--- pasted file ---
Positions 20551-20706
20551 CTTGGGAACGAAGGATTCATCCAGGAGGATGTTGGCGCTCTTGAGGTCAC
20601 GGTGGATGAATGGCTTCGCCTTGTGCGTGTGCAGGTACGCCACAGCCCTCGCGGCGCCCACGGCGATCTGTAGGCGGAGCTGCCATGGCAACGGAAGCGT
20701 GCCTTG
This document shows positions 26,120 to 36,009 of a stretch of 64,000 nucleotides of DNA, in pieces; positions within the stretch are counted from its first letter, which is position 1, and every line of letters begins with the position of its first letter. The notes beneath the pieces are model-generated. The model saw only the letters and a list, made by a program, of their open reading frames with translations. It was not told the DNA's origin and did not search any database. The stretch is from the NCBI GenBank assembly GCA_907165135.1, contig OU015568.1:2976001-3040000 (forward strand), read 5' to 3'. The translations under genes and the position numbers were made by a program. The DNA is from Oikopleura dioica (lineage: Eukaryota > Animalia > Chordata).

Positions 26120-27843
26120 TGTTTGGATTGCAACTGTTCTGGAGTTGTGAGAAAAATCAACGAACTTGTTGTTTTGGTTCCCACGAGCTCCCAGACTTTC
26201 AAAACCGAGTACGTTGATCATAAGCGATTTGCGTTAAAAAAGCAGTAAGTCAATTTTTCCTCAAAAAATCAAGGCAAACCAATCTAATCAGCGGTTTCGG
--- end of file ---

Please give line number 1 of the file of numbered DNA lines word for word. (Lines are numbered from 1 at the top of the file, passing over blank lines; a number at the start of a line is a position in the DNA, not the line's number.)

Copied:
Positions 20551-20706